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Court Rules On Guaranty Scope

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The Nebraska Supreme Court has ruled that the state’s insurance guaranty fund does not cover investors in a viatical settlement firm that failed in 2002.

A group of Nebraska residents who had invested in Future First Financial Group Inc., Ponte Vedra Beach, Fla., had argued that the Nebraska Life and Health Insurance Guaranty Association was obliged to cover about $1 million in losses they incurred when the company went bankrupt.

State guaranty funds back life insurance and annuity policies sold in the state against the possibility of financial failure of insurers.

Viatical settlements are the sale of death benefits from life insurance policies of insureds believed to be terminally ill.

In Future First’s case, the policies failed to pay off as expected because medical advances prolonged the lives of many who had been covered by the policies, according to Florida insurance regulators. Florida’s insurance regulators put Future First into conservatorship in 2002, after viatical contracts it sold provided little or no returns.

Top executives with the firm also were charged with fraud at the time by Florida securities regulators.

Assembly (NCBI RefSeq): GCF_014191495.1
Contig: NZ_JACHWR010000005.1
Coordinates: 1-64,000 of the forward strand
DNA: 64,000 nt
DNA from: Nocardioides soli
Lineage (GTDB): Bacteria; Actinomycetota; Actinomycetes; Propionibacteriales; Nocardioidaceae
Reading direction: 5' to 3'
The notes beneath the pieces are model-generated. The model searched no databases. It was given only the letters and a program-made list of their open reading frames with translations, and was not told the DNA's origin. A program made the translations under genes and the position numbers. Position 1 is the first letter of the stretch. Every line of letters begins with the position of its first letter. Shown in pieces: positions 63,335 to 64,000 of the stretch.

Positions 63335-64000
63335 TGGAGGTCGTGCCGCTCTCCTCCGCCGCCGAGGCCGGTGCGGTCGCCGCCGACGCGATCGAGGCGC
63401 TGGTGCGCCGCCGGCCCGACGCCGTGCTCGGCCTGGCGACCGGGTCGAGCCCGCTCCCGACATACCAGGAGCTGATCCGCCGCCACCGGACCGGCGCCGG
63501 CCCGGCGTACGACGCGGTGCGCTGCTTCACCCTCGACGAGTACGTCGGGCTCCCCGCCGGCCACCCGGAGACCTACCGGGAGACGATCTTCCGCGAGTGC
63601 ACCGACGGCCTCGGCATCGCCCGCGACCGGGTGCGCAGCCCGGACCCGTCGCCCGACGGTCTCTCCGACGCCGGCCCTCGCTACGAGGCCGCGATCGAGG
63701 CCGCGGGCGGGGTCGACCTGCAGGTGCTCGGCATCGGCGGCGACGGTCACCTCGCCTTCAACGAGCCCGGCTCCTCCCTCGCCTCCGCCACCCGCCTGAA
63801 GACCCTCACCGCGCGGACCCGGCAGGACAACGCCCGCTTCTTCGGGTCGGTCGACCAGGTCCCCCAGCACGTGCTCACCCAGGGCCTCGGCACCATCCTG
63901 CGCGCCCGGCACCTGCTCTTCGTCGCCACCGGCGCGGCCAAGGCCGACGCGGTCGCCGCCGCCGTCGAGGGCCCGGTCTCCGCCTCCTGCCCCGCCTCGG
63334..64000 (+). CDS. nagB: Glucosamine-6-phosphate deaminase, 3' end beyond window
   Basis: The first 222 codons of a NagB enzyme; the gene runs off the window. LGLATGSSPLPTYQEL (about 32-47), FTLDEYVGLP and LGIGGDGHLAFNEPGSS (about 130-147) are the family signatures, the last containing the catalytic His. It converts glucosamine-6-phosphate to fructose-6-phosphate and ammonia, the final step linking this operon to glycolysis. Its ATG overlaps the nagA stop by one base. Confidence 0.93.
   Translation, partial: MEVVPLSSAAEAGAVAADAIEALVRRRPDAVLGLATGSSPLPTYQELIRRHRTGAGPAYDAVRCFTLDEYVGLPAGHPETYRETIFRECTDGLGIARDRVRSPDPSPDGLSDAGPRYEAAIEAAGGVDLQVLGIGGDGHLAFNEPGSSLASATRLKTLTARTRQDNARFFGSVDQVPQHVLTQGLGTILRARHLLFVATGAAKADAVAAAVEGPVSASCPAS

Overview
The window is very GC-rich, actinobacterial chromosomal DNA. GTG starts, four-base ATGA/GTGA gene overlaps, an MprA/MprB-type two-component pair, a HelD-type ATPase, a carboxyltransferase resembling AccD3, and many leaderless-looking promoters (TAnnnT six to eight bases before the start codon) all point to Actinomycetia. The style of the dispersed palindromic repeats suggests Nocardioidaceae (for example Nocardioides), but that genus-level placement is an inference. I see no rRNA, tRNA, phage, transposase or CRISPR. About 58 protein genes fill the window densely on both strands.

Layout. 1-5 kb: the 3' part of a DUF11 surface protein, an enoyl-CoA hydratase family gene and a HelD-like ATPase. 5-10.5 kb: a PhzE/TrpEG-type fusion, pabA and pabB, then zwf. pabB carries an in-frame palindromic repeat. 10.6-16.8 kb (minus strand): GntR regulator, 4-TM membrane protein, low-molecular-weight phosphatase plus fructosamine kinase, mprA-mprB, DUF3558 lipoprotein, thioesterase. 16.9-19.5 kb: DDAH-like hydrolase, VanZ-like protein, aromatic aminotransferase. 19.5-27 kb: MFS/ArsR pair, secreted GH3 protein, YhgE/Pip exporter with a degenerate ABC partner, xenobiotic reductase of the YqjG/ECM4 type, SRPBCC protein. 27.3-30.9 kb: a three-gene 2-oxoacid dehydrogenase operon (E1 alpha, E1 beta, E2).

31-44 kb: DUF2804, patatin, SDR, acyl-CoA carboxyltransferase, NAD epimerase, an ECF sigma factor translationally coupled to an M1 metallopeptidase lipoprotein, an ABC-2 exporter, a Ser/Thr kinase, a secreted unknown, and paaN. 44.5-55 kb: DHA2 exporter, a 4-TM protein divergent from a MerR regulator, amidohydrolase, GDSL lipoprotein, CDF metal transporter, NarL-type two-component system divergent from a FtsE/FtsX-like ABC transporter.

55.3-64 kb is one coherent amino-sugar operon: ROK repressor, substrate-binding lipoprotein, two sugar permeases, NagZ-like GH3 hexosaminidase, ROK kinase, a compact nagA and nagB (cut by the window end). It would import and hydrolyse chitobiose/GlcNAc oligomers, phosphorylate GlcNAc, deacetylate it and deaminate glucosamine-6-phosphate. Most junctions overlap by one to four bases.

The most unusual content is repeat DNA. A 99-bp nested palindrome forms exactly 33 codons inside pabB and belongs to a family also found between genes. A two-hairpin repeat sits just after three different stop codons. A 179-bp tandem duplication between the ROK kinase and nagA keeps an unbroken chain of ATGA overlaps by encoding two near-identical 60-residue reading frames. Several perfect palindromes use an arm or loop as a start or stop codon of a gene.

According to Florida insurance regulators, thousands of investors held contracts with Future First. The contracts involved about $170 million invested in death benefits, with $270 million in expected returns.

In the Nebraska lawsuit, Harvey vs. Nebraska Life & Health Insurance Guaranty Association, Future First investors in Nebraska had argued that the state guaranty association was obliged to back the contracts.

Upholding a lower court, however, Nebraska’s Supreme Court ruled that Future First was never authorized by the state insurance department to do business in Nebraska and therefore was not legally an insurance carrier under state law.

Doug Head, executive director of the Life Insurance Settlement Association, Orlando, Fla., praised the court’s decision.

“We at LISA do not feel it is appropriate to compensate a few dissatisfied investors at the risk of damaging the only back stop to protect policy owners in the event of a carrier’s insolvency,” Head says..